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Report reveals impact of over £1.8 billion on UK science and economy by Diamond Light Source

By Karolina Skinner
26 May 2021

A new study of Diamond Light Source, the UK’s national synchrotron funded by STFC, shows the facility has had an impact worth nearly £2 billion since 2007.

The study by Technopolis and Diamond estimates a cumulative monetised impact of at least £1.8 billion from the UK’s synchrotron, based at Harwell Science and Innovation Campus in Oxfordshire, reflecting very favourably with the £1.2b investment made in the facility to date.

Diamond Light SourceThe study, published on 26 May, set out to measure and demonstrate Diamond’s scientific, technological, societal, and economic benefits. To launch the report, Diamond is hosting a webinar to share the findings showing the significant impact achieved to date.

Chief executive of Diamond, Professor Andrew Harrison OBE, commented: “Diamond’s mission is to keep the UK at the forefront of scientific research. We do this by providing our users in academia and industry access to our state-of-the-art facilities enabling them to fulfil their research goals across a wide variety of scientific disciplines. This report illustrates the fantastic return on investment and brilliant science being achieved by our 14,000-strong user community who are tackling some of the most challenging scientific questions of the 21st century. We are so grateful to our funding agencies UKRI’s Science and Technology Facilities Council (STFC) and the Wellcome Trust for their trust and ongoing support.”

Diamond was set-up as an independent not-for-profit company through a joint venture, between the UKRI’s STFC and one of the world’s largest biomedical charities, the Wellcome Trust – each respectively owning 86% and 14% of the shareholding. Highlights from the report include:

  • Research output – 9,600 articles, resulting in a cumulative impact to date of £677 million in terms of the production of research output – based on the opportunity cost of time spent developing publications based on data collected on the facility’s instruments and assuming that the wage of researchers reflects the values of their time to society.
  • Patents – collectively valued at £10.2b (in 2018 prices). The exact criticality of Diamond in each case is unknown – but some proportion of this considerable sum can be ‘claimed’ by Diamond. A conservative estimate is around 1%, meaning Diamond’s contribution could be worth at least £103m.
  • The study also developed 28 case-studies of breakthrough science achieved at Diamond from the plastic degrading enzyme to the new synthetic vaccine against the Foot-and-Mouth disease virus, as well as academic and industrial use of Diamond, and suppliers of the facility.
  • Software and applications – An estimated £51.3m valuation for the software and applications produced at Diamond.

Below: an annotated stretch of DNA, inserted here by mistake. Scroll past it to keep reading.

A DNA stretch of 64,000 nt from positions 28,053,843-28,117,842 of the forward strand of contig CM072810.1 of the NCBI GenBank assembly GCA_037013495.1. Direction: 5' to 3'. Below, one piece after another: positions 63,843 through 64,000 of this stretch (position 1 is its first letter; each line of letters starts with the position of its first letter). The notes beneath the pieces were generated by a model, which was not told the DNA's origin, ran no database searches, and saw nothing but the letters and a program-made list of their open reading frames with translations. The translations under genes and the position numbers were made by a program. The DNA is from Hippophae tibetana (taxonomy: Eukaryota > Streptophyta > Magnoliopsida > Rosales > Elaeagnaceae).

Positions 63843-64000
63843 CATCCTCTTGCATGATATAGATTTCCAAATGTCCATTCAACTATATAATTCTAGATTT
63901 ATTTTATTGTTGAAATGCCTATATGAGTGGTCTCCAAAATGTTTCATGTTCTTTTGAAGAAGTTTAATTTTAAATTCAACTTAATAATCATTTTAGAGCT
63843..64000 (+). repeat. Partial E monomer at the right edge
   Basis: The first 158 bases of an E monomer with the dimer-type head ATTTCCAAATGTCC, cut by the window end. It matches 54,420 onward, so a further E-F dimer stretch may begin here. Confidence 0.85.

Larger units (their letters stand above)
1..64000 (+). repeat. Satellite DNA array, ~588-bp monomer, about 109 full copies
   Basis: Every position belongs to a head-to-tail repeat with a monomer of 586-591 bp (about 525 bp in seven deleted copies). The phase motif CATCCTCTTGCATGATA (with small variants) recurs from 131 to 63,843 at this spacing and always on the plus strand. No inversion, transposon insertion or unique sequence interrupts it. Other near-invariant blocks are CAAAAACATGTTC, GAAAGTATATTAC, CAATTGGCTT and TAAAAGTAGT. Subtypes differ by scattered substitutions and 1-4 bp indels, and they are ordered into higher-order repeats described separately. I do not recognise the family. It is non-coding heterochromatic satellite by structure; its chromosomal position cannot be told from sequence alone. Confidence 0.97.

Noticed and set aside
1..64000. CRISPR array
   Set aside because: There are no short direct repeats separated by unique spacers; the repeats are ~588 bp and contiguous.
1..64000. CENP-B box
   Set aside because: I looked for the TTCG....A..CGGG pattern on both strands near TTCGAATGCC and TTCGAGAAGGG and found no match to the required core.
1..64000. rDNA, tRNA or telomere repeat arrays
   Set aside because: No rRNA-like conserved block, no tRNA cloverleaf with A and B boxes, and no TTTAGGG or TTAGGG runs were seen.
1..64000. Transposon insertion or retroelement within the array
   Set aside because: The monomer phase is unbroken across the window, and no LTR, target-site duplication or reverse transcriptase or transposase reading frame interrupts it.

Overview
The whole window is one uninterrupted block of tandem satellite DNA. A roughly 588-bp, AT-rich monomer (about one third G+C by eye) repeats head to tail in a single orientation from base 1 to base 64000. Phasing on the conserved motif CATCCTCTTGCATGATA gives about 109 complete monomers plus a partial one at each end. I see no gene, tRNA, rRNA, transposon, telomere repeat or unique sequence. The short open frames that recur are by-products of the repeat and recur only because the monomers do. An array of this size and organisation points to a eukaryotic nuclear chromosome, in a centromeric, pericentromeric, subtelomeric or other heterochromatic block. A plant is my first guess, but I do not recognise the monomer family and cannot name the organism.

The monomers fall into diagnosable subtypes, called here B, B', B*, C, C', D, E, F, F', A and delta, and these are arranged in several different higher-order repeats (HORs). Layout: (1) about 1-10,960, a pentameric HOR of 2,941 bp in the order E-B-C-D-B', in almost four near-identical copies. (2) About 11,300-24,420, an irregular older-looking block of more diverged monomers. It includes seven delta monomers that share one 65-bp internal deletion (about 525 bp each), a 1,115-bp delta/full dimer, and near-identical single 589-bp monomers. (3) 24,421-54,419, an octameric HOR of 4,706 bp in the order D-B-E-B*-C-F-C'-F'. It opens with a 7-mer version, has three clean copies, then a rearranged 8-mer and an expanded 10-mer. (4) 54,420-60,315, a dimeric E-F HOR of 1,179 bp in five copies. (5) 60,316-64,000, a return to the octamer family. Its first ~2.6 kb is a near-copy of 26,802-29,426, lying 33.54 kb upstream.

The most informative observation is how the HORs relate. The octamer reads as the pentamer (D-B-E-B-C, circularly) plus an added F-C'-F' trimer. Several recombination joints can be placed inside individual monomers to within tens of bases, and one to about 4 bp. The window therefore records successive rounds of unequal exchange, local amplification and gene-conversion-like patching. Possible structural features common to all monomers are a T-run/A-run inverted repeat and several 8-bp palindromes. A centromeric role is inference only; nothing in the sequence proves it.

• Training – £8.8m in training provided through Diamond (for free), based on 19,191 days of training across 7,668 attendees in the past five years and commercial rates for similar courses.
  • Wider societal benefits – 80,000 visitors reached to date through a programme of engagement supporting the UK Skills’ agenda in science, technology, engineering, and mathematics (STEM). Plus, increased awareness of the value of STEM subjects to everyday lives through many news articles and outreach activities.

Professor Mark Thomson, executive chair of STFC, said: “Diamond is an asset to STFC’s world-leading science estate at RAL. With support from STFC, the Diamond research facility continues to deliver both economic growth and research impact on behalf of the UK. It brings together the best of British science, as well as fostering multi-disciplinary research activity with a wide range of global collaborators. Diamond continues to deliver against real-world challenges, with some of their recent successes including enhancing our understanding of the Covid-19 virus.”

The Launch Webinar will be chaired by Sandra Ribeiro, chair of Attendees will be given insight into the methodology of the study from the team involved from both Diamond and Technopolis, as well as a chance to hear the perspectives from our stakeholders at UKRI and the Wellcome Trust on impact and evaluation. In addition, four key users will give ignite talks on how Diamond has impacted on their scientific research:

  • Professor John McGeehan, University of Portsmouth – Developing plastic degrading enzyme
  • Professor Katherine Morris, University of Manchester – Impact on nuclear industry
  • Professor Sir Dave Stuart, University of Oxford – Therapy (drug and vaccine) design, FMDV
  • Professor Dave Rugg, formerly Rolls-Royce – Competitive edge provided by imaging engineering components.

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